Six Tax Breaks That May Go Away

With the buzz in Washington about potential tax reform, little attention is being paid to dozens of tax provisions that quietly expired at the end of 2016
 
Strategy: Don’t count on extensions for this group.  Due to the current focus on tax reform, it’s unlikely that this year’s Congress will get around to renewing these provisions anytime soon.  In fact, you might be waving goodbye to several tax breaks forever.
 
Here’s the whole story: Traditionally, a number of tax provisions expire at the end of the year, only to be reinstated for another limited time period, sometimes retroactively. However, at the end of 2015, Congress enacted the Protecting Americans from Tax Hikes (PATH) Act. Unlike previous “extender” laws, the PATH Act permanently preserved many tax breaks that had a short shelf life in the past, including the deduction for state sales taxes and the research credit.
 
What about the others? Many of the “left- overs” are technical in nature, but some may be critical to taxpayers, including these six items.
 
1.  Tuition   deduction:  As an alternative to claiming a higher education tax credit, you can deduct tuition and related fees paid to a college during the year. The deduction—which is either $2,000 or $4,000, depending on your modified adjusted gross income (MAGI)—isn’t available to upper-income parents.
Tip: If you paid tuition for the spring 2017 semester in late 2016, the payment is potentially deductible on your 2016 return.
 
2.  Mortgage   debt forgiveness:  Generally, you must pay tax to the extent your obligation to repay a debt is forgiven. This is so-called cancellation of debt (COD) income. Under an exception that expired at the end of 2016, you could have up to $2 million of federal-income- tax-free COD income due to forgiveness of mortgage debt on a principal residence.
Tip:   The $2 million tax exclusion was extended by the PATH Act, but only through 2016.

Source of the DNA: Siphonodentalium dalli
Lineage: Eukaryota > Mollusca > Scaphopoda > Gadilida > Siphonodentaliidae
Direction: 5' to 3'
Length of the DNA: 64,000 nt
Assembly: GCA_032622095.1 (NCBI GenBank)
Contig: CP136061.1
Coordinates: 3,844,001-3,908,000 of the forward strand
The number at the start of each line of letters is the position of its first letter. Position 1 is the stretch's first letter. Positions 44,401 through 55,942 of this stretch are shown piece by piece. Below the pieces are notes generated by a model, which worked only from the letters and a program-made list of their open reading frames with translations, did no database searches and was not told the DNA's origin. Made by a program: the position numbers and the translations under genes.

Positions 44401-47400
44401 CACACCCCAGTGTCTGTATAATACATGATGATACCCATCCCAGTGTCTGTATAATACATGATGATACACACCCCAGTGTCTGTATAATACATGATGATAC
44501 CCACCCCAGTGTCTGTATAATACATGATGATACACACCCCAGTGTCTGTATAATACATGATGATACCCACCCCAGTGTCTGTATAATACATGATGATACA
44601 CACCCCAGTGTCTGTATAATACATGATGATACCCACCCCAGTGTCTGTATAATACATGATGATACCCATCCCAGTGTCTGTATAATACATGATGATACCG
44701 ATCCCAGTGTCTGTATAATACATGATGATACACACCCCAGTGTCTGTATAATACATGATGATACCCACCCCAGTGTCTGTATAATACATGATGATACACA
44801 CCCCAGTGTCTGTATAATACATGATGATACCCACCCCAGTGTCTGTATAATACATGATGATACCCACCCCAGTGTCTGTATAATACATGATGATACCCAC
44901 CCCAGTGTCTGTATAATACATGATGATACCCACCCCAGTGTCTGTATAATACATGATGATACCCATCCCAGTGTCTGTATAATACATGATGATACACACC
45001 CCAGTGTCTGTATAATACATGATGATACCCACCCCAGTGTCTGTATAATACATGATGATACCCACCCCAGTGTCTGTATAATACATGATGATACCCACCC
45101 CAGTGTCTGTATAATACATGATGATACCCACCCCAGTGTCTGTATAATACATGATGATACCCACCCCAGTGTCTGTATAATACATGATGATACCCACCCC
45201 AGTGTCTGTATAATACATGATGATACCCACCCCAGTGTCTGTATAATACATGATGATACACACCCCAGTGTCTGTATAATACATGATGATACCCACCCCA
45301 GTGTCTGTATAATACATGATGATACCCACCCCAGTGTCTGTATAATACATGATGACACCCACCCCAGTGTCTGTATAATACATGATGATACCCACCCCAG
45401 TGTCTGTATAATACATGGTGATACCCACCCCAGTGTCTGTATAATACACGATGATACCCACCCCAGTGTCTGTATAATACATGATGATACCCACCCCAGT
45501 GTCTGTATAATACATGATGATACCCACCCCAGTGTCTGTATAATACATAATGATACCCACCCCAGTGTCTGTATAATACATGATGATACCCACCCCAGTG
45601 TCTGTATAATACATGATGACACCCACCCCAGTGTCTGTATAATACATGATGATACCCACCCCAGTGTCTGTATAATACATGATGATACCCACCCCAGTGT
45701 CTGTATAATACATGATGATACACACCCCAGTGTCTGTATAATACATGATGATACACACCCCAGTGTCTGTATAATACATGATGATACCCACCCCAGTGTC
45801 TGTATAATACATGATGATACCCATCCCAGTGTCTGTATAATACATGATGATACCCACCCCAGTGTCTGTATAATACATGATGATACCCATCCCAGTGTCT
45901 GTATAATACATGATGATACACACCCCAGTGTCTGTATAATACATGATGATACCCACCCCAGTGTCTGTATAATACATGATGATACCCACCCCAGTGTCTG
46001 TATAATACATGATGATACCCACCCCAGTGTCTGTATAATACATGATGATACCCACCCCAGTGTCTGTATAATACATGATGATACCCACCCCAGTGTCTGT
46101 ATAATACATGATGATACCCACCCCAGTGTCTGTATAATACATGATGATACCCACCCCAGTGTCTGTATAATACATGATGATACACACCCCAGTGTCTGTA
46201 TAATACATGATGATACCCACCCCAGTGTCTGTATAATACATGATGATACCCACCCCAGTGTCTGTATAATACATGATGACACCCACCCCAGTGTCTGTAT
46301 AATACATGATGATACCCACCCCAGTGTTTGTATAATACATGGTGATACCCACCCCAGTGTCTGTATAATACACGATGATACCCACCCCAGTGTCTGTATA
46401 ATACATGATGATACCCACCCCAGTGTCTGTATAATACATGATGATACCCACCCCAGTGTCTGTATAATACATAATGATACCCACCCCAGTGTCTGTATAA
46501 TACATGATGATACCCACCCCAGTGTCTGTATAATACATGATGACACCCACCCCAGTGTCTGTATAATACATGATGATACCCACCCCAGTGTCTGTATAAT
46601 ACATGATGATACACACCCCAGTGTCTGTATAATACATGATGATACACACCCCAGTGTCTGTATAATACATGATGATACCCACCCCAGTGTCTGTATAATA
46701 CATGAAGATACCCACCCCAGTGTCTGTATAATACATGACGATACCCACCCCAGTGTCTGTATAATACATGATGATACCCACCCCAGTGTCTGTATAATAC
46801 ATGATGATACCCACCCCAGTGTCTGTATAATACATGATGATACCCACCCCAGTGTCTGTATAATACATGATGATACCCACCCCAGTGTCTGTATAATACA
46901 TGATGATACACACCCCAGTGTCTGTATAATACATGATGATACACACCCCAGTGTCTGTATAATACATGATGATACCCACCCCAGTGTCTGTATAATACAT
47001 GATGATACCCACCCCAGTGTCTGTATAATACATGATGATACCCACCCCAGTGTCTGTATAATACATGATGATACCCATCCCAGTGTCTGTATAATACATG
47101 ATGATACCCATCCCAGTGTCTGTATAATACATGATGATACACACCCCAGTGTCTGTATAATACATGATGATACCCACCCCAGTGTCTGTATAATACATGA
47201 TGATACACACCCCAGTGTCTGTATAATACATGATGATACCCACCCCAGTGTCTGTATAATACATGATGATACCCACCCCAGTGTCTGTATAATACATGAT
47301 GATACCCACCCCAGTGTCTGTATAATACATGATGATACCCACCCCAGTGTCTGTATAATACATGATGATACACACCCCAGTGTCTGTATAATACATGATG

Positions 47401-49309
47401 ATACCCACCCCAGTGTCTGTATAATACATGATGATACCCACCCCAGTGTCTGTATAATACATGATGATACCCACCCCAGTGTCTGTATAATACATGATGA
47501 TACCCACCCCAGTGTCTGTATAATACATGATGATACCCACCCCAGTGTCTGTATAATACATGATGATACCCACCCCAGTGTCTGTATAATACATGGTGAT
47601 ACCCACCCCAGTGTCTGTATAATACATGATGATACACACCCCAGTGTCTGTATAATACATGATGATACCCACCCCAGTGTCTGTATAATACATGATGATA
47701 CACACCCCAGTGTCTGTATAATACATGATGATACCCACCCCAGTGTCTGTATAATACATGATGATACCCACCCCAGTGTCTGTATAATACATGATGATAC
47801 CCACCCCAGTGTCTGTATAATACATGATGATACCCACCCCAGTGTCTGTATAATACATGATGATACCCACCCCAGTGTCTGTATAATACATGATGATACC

3. Mortgage  insurance: You can potentially deduct  mortgage  insurance  premiums  paid  last year as home  mortgage  interest  on  your  2016 tax return.  The insurance must be in connection with home acquisition debt under a contract issued after 2006.  This tax break was also temporarily extended by the PATH Act.
Tip: The deduction is phased starting at an adjusted gross income (AGI) of $100,000. No deduction is allowed if your AGI exceeds $109,000.
 
4.  Residential   energy credit:  The “regular” residential energy credit is generally equal to 10% of the cost of qualified energy-saving improvements installed in a principal residence. The list of qualified expenses ranges from central air conditioning to insulation.  But  there’s a lifetime credit  limit of $500  and  dollar  limits on  certain  specific expenses (e.g.,  $150 for furnaces). For example, if you’ve previously claimed $300 in credits in the past, the maximum credit on your 2016 return is $200.
Tip: The credit can’t be claimed for improvements to a second home.
 
5.  Residential energy-efficient property credit: This alternative credit is available for certain renewable energy source improvements.  It is equal to 30% of the cost of qualified costs for a new home or a primary residence.
Tip: To qualify for the credit, you must be the homeowner. It’s off-limits for tenants.
 
6.  Motor vehicle tax credits:  Finally, you can claim a credit for purchasing a new full-cell motor vehicle or qualified plug-in vehicle. You must be the vehicle’s original owner. In other words, lessees and used car buyers aren’t eligible.
Tip: Credit amounts are based on the make and model of the vehicle.

Small Business Tax Strategies March 2017
 
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